Possum Kingdom Catmasters 2019 – How They Fished
In only its third year, the Possum Kingdom Catmasters (PKC) Catfish Tournament is the highest paying catfish event in the nation. This year’s event was capped at 200 entries and sold out seven months before the tournament.
Catfish teams from all over the nation traveled to Possum Kingdom Lake to participate in the two-day tournament. Given the three-person teams allowed, the total of registered anglers was 560.
The tournament featured three days of prefishing and awarded a cash prize of $1,500 for Big Fish on each day. Optimism and excitement grew on day two of prefishing when Missouri anglers Rudy Chumette and Travis Robinson earned the daily prize when they caught a new lake record flathead weighing 42.10 pounds.
Despite the prefishing success, fishing on both tournament days proved to be tough. The weigh-in site at the Possum Kingdom Lake Chamber of Commerce had 115 teams weighed in, many with the max 5 fish limit, however, total weights recorded were fairly low for most anglers. Collectively the tournament weighed in a total of 1,859.49 pounds of Possum Kingdom catfish.
Despite the less than ideal fish bite, major sponsors like Bio Tec Medical, Sea Ark Boats, B’n’M Fishing, Suzuki Marine and others made $20,000 worth of prizes available. Not many anglers went home empty-handed. Including the Calcutta pots, $98,000 in cash was awarded to the anglers.
Spectator attendance was the largest yet. All spectators were eligible to win a 1648 Sea Ark boat Marine Master trailer, and a 15 horsepower Suzuki engine. The lucky winner was Joyce Muse who had traveled from Corinth, MS to support her husband/angler Larry Muse.
The organizers were highly focused on providing fun for everyone attending, not just the anglers. Public events for kids include a fishing derby, casting contest, and other activities. Everyone attending received one free raffle ticket and could buy more if they want to increase their odds of winning a new SeaArk boat, trailer and engine, one of two kayaks, or several guided fishing trips from all over the country.
How They Fished
Tournament days both proved to be tough fishing. Possum Kingdom is known for feast or famine catfishing and can change from one day to the other pretty quickly. Success required anglers to be extremely patient and wait for the bites. Anglers reported sometimes waiting for an hour or more for a bite.
The family team of TJ, Diane, and Ronnie Ranft of Graford, TX, weighed in a two-day total of 96.58 pounds to earn the $30000 first-place prize.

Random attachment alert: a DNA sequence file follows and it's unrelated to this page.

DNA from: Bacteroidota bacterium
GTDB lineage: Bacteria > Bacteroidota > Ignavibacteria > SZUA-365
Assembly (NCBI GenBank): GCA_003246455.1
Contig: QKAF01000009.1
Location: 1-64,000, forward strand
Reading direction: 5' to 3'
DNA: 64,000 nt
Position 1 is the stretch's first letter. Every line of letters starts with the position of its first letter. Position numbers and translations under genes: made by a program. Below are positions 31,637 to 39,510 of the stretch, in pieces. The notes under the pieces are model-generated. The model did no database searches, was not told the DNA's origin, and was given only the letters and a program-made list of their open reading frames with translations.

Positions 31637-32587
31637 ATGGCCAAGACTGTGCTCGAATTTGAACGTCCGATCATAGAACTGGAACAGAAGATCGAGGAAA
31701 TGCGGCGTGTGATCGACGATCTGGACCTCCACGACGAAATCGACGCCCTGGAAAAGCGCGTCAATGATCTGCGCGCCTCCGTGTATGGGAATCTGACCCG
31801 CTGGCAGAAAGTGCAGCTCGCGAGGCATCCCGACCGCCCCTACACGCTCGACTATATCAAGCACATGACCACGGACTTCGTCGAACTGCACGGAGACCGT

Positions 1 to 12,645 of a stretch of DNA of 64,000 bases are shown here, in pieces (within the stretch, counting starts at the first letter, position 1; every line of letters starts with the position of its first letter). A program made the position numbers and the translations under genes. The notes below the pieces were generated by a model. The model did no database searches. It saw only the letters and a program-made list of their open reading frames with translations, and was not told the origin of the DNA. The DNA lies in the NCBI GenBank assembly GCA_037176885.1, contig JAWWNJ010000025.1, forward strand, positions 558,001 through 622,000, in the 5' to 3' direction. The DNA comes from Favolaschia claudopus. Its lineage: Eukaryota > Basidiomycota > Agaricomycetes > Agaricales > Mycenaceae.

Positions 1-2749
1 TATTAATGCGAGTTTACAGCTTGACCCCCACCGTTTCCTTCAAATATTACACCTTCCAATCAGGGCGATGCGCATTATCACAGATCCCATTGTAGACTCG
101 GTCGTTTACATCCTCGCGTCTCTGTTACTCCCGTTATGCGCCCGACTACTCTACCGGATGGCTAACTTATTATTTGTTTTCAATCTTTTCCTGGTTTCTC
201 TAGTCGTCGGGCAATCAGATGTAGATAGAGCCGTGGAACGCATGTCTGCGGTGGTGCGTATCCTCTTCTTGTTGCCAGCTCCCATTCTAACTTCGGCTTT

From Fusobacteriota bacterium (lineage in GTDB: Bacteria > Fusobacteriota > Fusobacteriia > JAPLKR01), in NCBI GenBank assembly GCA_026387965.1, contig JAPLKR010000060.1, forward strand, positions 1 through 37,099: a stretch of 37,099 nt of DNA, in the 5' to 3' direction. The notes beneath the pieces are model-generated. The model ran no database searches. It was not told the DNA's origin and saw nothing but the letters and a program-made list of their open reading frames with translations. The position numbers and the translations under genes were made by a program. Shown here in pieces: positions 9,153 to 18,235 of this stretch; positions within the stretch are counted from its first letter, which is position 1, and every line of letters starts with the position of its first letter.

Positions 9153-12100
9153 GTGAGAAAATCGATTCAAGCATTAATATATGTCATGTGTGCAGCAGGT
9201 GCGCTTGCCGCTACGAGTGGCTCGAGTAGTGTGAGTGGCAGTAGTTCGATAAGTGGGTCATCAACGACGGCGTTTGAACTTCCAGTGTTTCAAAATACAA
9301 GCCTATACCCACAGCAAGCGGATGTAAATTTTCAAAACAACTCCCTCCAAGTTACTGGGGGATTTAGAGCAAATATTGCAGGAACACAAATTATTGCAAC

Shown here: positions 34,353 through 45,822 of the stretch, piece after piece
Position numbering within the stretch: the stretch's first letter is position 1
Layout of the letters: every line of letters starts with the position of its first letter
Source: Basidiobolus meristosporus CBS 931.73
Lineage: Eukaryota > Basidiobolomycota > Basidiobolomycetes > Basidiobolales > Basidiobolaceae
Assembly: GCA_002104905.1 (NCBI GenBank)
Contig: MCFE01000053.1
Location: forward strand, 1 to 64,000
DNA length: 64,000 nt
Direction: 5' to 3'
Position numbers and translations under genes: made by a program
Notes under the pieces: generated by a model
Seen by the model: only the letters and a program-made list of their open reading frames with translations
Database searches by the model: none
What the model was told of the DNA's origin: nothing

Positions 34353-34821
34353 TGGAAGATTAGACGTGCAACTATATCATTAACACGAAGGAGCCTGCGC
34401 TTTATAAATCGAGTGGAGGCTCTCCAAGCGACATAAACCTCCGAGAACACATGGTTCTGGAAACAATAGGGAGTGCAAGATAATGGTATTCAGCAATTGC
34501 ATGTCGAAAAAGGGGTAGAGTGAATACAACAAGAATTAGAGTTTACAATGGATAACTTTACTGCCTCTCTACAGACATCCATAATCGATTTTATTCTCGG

“I have lived at PK my whole life and can’t imagine living anywhere else,” said TJ. “I work here on the lake and run a striper guide service on the weekends (ranftguideservice.com). It’s really exciting to have a tournament of this magnitude here on our lake.”
“While we don’t often target catfish, my mom, dad, and I wanted to give it a shot. We really didn’t get to pre-fish at all this week. So, we started out Friday with a shot in the dark. We fished the north end of the lake in several different spots that we thought might be good.”
“Honestly, our strategy was just patience and perseverance,” continued TJ. “The weather on Friday was perfect and the fish really cooperated. We were able to get 5 fish in the boat fairly early and then cull the rest of the day. With one day to go, we were cautiously excited, knowing that it was still anyone’s tournament.
Saturday brought strong northwesterly winds that cause Team Ranft to make many location changes. They stuck with the north end of the lake but moved several times trying to get a bite. They generally stayed anchored when they stopped, but spent a lot of time looking, never any deeper than 25 feet. Unlike Friday when the bite was early, Saturday’s bite did not come until after noon.
“We just stayed patient,” said TJ. “We put our 5th and final fish in the boat at 2:56 pm, 4 minutes before lines had to be out of the water. We were just glad to have 5 fish in the boat as we persevered through the wind right up to the end.”
“We would like to thank PK Catmasters for putting on such a great tournament,” concluded TJ. “Thanks also to our friends at Possum Kingdom Tackle Co. for keeping us well supplied with tackle and Catfish Addiction for their amazing Chiller Bait Tanks that kept both our bait and trophy catfish alive throughout the tournament.”
The runner up spot went to David Studebaker and Andrew Malendy of Kansas. They weighed in a two-day total of 84.84 pounds that included overall Big Fish. They made an incredible comeback after weighing in 11 pounds on day one they brought 73 pounds to the scales on day two to earn $14,000 for second place. When all their bonuses were added in the Kansas team earned a total of $20,300! And all this on a lake neither angler had seen before.